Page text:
Writer - Author - Poet
Writer - Author - Poet

Recently, when driving back over the bridge I take to get to my property, on a rainy Friday afternoon, a tool fell out of a truck bed from a pickup driving in the opposite direction. It looked like a hand saw but I can’t say for sure because I only saw it out of the corner of my eye as it hit the pavement and rolled in my direction, hitting what seemed like the rear end of my car with a loud bang.

“Wow! What was that?” I shouted.

I couldn’t stop because the traffic was bumper to bumper in both directions and stopping on a bridge is never a good idea. When it was safe, I pulled over, got out, and inspected the car. A large sized chunk was missing from the left side rear bumper. I felt a heat flush through my body. Crap!

Later, after calling our insurance company, we took the car back to town.

The autobody mechanic shook his head. “Must’ve been a solid piece of steel. You’re lucky it didn’t go through the windshield. Somebody could’ve gotten seriously hurt.”

I’d not thought of that, my anger instantly turning to relief.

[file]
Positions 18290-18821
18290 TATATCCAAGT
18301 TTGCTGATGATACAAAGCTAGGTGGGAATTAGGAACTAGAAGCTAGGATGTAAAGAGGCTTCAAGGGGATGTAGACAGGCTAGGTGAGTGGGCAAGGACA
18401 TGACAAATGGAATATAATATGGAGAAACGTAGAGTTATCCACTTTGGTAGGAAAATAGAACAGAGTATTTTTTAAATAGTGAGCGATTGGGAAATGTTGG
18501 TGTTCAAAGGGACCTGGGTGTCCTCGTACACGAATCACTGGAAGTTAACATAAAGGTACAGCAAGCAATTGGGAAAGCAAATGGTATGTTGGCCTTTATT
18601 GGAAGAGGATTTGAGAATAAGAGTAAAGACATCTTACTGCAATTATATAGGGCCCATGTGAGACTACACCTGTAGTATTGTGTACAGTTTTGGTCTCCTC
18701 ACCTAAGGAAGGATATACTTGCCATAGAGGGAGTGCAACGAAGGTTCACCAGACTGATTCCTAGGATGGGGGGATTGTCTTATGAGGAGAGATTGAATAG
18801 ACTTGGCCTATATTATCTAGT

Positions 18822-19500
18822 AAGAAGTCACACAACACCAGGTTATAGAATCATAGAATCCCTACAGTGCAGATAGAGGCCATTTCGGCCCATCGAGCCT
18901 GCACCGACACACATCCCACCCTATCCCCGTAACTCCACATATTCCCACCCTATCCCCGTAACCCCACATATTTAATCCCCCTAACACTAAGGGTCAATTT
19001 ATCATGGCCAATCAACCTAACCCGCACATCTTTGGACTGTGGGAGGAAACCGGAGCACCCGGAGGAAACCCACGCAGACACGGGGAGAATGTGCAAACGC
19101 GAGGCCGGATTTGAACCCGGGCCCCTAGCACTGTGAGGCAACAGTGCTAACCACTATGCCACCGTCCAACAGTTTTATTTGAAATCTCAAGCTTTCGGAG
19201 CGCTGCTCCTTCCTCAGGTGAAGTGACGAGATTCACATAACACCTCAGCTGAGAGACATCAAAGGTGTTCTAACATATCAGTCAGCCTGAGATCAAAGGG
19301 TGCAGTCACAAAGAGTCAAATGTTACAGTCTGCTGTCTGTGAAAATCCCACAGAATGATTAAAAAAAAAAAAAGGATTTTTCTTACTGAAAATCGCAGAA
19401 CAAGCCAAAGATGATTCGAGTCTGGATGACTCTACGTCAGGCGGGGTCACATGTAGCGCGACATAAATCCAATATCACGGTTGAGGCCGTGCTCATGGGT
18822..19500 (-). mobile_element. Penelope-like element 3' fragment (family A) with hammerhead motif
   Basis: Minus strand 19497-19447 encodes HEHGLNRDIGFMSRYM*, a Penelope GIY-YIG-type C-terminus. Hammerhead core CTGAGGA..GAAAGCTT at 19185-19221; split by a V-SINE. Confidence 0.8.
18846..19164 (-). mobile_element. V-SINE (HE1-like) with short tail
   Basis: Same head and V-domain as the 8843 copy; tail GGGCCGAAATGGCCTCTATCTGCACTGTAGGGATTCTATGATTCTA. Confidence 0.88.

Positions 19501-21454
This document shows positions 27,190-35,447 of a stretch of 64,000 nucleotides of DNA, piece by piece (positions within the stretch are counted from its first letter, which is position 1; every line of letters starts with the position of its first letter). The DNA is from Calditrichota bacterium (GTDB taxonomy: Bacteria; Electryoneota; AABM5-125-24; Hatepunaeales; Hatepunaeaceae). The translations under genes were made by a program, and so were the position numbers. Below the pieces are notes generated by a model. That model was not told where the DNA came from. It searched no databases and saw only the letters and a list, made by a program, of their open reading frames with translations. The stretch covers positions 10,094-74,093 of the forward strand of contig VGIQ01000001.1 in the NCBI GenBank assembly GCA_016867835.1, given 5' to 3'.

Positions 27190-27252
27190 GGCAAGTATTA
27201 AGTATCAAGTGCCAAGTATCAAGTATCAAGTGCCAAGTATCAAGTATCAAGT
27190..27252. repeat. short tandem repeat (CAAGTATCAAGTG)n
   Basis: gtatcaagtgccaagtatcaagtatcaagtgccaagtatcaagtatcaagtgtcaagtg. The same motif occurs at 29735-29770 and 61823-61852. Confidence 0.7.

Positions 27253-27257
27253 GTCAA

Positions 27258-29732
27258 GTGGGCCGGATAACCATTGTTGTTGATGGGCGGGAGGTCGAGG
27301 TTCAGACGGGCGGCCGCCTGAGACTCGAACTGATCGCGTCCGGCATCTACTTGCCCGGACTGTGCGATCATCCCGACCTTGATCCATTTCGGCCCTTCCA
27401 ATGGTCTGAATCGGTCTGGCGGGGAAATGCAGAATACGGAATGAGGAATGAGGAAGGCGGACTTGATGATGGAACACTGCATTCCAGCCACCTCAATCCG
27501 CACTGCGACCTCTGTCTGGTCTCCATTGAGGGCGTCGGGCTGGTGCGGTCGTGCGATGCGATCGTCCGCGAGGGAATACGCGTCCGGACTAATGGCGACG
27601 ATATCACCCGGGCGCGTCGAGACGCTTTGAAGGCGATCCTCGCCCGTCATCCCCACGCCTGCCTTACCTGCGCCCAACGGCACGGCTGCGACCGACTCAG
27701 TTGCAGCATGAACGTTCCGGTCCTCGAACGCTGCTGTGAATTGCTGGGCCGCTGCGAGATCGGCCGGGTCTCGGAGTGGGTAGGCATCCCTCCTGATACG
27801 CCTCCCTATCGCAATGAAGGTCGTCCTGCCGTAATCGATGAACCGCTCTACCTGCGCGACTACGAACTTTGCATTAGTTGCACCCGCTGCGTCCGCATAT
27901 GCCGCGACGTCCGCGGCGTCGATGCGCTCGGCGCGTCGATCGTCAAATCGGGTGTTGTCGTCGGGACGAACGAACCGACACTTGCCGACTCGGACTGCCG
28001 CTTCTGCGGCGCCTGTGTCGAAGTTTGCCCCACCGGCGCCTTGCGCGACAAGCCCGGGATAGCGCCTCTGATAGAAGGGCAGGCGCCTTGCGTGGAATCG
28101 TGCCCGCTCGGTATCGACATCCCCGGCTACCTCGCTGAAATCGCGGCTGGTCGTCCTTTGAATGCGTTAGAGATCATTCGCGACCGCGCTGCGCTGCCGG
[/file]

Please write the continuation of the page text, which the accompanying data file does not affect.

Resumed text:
Near misses happen all the time. When we were in New Zealand and driving back to Auckland, we took the wrong exit, costing us about 5 minutes. However, not long after, we came upon an 8-car pileup that looked like it had happened just a few minutes before we arrived. Who knows, maybe those 5 minutes saved our lives.

I can think of dozens of instances where I narrowly avoided a disaster. Starting to back up in a crowded parking lot and taking a half second to look in my rearview mirror only to see an elderly woman hunched over on her cane unaware of my car. Rushing back to a coffee shop after a meeting with a friend and seeing my purse still hanging on the back of the chair I sat in hours before. Blowing out a candle I accidentally left burning overnight with only a smidge left before it touched the wood mantlepiece it sat on.

Near misses are like mini miracles. When they happen, I tend to marvel at the serendipity of life, contemplating how lucky I truly am. It makes me appreciate all those things I take for granted, especially the beauty of simply living.

“When you arise in the morning, think of what a precious privilege it is to be alive –to breathe, to think, to enjoy, to love.” Marcus Aurelius

Truly. Enjoy the passage of time.


© 2023. Sharon Kreider. All Rights Reserved

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